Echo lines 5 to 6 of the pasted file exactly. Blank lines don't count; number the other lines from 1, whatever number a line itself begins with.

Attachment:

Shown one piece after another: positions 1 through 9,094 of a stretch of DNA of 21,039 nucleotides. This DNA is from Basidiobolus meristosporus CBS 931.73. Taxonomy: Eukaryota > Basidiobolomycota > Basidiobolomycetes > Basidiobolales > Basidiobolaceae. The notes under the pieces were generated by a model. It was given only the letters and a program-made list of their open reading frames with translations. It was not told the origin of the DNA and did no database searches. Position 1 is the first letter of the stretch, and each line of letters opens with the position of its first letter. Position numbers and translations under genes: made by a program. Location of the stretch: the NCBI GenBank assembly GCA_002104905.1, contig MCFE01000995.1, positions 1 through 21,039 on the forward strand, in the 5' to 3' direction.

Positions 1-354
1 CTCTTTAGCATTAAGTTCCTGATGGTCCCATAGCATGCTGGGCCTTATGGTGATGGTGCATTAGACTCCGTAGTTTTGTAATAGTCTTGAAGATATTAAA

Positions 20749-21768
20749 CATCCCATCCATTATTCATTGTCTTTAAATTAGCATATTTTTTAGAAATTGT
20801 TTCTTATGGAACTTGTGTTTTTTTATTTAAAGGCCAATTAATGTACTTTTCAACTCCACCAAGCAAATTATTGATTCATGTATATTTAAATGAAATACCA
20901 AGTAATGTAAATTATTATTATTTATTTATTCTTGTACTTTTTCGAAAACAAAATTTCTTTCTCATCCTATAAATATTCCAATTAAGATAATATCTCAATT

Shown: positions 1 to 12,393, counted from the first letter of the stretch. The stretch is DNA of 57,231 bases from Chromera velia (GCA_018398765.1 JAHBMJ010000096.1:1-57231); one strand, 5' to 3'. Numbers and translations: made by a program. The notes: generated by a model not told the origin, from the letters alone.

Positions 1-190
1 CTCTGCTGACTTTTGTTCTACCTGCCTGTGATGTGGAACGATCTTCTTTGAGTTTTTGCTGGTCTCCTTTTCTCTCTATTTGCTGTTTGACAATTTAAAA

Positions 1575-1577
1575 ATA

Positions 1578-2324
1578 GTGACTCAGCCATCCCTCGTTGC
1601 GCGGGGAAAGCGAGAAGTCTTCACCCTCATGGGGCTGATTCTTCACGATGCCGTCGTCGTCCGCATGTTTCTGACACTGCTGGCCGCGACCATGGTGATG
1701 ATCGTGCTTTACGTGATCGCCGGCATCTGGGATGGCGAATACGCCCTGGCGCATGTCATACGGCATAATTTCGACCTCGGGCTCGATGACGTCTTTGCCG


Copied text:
20749 CATCCCATCCATTATTCATTGTCTTTAAATTAGCATATTTTTTAGAAATTGT
20801 TTCTTATGGAACTTGTGTTTTTTTATTTAAAGGCCAATTAATGTACTTTTCAACTCCACCAAGCAAATTATTGATTCATGTATATTTAAATGAAATACCA